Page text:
As it turned out, farewelling the Beast was way too much of a burden.
On a night when everybody wanted to send departing legend Manu Vatuvei out on the appropriate note, the Warriors couldn't summon the right performance.
In fact, nowhere near it.
There were moments when everything clicked, but not enough of them, as the home side went down 34-22.
It leaves their top eight hopes on a knife edge, and the result was soured further by a possible serious injury to Shaun Johnson, who limped off the field midway through the second half.
The Warriors tried to play on emotion, but the Panther brought cold hearted precision, with Nathan Cleary the standout with three superb tries and brilliant organisation.
Vatuvei's emotional farewell, after 14 years and 226 games of first grade service, added to the poignancy of the occasion before kickoff.
A tearful Vatuvei, wearing his number five jersey for the last time, walked on to the field through a guard of honour, formed by both teams.
The legendary winger, who was accompanied by his children, was also farewelled by a traditional Tongan dance.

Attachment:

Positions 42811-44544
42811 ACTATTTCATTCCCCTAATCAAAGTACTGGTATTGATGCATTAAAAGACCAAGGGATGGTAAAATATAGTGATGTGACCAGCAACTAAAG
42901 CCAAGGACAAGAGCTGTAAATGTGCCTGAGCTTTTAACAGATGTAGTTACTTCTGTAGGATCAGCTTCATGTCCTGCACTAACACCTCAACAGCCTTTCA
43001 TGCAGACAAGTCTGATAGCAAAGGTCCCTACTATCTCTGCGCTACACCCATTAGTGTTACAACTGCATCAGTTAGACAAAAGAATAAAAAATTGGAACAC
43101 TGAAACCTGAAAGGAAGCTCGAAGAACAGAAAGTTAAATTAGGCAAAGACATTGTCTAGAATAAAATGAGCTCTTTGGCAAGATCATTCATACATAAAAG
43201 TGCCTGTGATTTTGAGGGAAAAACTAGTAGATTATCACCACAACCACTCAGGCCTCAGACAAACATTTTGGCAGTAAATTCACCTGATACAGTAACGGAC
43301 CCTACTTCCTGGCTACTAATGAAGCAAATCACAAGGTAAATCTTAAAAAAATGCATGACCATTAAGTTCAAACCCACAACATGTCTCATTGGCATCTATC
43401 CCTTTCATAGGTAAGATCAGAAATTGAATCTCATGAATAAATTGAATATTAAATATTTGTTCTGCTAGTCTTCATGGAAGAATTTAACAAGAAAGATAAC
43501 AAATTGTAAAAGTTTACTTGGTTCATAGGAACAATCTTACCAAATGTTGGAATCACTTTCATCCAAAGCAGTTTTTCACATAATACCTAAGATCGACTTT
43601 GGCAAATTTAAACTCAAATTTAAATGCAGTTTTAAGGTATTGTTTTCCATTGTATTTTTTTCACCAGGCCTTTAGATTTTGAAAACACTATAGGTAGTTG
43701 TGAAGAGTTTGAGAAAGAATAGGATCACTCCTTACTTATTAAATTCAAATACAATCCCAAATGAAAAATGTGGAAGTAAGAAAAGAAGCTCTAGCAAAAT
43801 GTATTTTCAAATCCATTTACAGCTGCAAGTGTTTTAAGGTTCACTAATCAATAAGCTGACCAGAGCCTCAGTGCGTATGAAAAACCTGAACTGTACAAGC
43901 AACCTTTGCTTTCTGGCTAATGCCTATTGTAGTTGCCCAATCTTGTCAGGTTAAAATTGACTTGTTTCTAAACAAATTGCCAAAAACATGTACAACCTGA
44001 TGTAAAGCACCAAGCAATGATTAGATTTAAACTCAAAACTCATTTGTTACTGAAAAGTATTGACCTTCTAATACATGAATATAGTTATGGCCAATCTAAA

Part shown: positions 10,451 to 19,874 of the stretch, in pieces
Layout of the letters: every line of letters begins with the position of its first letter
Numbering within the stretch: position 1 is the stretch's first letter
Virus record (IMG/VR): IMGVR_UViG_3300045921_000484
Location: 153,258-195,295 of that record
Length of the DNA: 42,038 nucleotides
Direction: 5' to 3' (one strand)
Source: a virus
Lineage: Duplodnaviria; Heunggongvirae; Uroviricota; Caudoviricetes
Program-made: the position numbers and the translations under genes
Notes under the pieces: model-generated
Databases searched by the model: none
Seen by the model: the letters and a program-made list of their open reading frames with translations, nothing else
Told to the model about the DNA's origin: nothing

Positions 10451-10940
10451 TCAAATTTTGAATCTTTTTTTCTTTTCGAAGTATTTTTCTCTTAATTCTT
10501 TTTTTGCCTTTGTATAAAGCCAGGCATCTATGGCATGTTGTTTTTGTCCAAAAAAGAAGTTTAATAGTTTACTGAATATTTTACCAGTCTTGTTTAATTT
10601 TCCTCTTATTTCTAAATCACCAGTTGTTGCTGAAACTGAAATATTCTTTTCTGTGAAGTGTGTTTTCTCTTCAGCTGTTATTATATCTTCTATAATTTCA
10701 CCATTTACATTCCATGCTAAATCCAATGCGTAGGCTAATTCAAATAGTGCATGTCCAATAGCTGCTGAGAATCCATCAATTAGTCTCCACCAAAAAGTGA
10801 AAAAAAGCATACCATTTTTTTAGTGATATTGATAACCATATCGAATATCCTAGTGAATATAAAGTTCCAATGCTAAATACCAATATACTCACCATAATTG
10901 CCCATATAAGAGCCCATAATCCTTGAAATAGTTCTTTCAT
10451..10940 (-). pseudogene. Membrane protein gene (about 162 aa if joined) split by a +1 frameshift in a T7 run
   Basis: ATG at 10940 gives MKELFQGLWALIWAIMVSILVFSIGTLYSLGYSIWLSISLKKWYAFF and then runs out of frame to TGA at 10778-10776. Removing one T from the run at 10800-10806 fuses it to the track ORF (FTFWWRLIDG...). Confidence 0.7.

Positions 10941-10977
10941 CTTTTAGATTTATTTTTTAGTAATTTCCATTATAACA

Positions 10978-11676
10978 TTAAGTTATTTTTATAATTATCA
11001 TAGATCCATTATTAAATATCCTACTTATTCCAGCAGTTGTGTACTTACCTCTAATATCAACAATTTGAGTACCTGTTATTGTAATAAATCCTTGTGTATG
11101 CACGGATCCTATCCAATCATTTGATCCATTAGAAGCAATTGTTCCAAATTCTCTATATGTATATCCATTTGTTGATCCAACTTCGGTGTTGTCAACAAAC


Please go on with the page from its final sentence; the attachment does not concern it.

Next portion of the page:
And if there was any doubt about his standing amongst the Warriors faithful, it was epitomised by more than 13,000 fans turning out to the renamed Manu Vatuvei stadium on a freezing night in Auckland, and after a week capped by a Polar blast.
There was also revenge in the air for the home side, after the harrowing 36-28 defeat at Pepper Stadium in round 10 in May, when the Warriors gave up a 28-6 halftime lead.
But those twin motivating factors weren't enough, as the Warriors were out played, out passioned and out-thought.
The Warriors lacked patience on attack, often releasing passes that didn't need to be thrown. They were also guilty of hesitancy on defence, allowing Cleary far too much time and space.
On Vatuvei's big night, his closest friend at the Warriors gave the home team a perfect start. Simon Mannering crossed in the second minute, after Johnson scythed through the Panthers line.
Penrith responded soon afterwards. After a period of siege near the Warriors line, a Cleary grubber caught Solomone Kata and Ken Maumalo on their heels and Kiwi teenager Corey Harawira-Naera was first to the ball in the melee.
Kata was quick to make up for his lapse, burrowing over from five metres to restore the Warriors line. It has become a trademark of the Tongan over the last two years, as he has become one of the hardest players to stop from close range in the NRL.
The Warriors trailed at halftime - after Cleary's snipe from 10 metres - but regained the ascendancy through Kata's second try, swiftly followed by Bodene Thompson's touchdown after smart work by Blake Ayshford.
The home side looked on track for the desperately wanted - and much needed win - but a 67th minute Cleary try put the Panthers into a lead they never relinquished.